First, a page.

More than 55,000 U.S. properties were tied to foreclosure filings – such as default notices, scheduled auctions, or bank repossessions – in October 2019, according to a report issued by ATTOM Data Solutions on Thursday.
The figure is up 13 percent from September but down 17 percent from a year ago, according to the report.
“While foreclosure activity across the United States rose in October, in looking at historical trends, October numbers tend to increase as lenders may be pushing filings through the pipeline before the holiday season,” Todd Teta, chief product officer with ATTOM Data Solutions, said in a press release. “The latest number is still below where it was a year ago and less than 15 percent of what it was during the depths of the Great Recession.”
Texas was among the states with the greatest number of completed foreclosures (912), trailing only Florida (1,493) in October 2019.
Lenders repossessed 13,484 U.S. properties last month, hitting the highest point for the year thus far, according to the report.
Before The Foreclosure
There are options to avoid foreclosure, including the popular short sale.
“A short sale is when a seller is in financial hardship due to a variety of reasons (loss of employment, divorce, death of the borrower, etc.),” states the “Short Sale Queen” Nicole Espinosa, a Dallas Realtor, on her website. “In this case the seller owes more than the house is worth and can’t afford to sell their home. We get the seller’s lender to take a loss, so the seller does not owe any money in the transaction, avoiding foreclosure.”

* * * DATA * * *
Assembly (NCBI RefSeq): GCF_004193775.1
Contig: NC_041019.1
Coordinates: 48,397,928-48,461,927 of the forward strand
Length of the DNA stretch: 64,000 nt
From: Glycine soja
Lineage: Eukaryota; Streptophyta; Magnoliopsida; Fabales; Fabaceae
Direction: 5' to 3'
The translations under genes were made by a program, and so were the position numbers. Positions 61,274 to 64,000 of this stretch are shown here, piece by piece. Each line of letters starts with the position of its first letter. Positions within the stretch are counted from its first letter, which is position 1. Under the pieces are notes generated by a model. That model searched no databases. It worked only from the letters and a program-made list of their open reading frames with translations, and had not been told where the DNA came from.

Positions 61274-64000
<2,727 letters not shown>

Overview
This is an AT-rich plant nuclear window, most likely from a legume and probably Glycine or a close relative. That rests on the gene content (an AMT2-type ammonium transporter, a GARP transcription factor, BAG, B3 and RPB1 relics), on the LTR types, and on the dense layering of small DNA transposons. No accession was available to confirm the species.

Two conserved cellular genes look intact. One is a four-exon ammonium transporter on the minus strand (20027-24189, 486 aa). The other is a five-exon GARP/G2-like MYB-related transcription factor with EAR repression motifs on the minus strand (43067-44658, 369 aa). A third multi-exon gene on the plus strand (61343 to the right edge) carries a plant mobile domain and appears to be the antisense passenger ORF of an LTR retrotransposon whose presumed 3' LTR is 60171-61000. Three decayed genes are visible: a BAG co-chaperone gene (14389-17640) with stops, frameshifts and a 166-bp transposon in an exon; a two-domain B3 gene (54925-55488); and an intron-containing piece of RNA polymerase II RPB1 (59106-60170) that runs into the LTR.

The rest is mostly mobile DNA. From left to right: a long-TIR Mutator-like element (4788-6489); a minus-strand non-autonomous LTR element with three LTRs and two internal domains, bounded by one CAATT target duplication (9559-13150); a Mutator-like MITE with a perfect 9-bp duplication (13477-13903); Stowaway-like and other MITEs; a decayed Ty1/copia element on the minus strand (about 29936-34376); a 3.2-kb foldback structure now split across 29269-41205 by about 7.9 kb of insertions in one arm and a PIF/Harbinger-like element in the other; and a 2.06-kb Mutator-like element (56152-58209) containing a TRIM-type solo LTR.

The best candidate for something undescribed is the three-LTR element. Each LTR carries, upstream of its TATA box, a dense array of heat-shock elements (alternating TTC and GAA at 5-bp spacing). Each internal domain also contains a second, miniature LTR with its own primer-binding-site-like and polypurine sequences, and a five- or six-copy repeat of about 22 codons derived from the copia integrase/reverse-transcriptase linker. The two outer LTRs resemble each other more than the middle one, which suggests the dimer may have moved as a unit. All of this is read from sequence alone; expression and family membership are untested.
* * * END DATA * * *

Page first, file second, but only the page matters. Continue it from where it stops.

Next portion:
Other options include refinancing the home, contacting a Housing and Urban Development representative, selling the home, or paying the money owed, according to PocketSense.com.
Lenders started the foreclosure process on almost 29,000 U.S. properties last month alone, according to the ATTOM report. That’s up 17 percent from last month but down 1 percent from a year ago.
Texas doesn’t appear to have drastic month-to-month changes. Arizona (up 52 percent), Ohio (up 52 percent), Florida (up 48 percent), New Jersey (up 47 percent), and California (up 36 percent) saw double digit increases from September.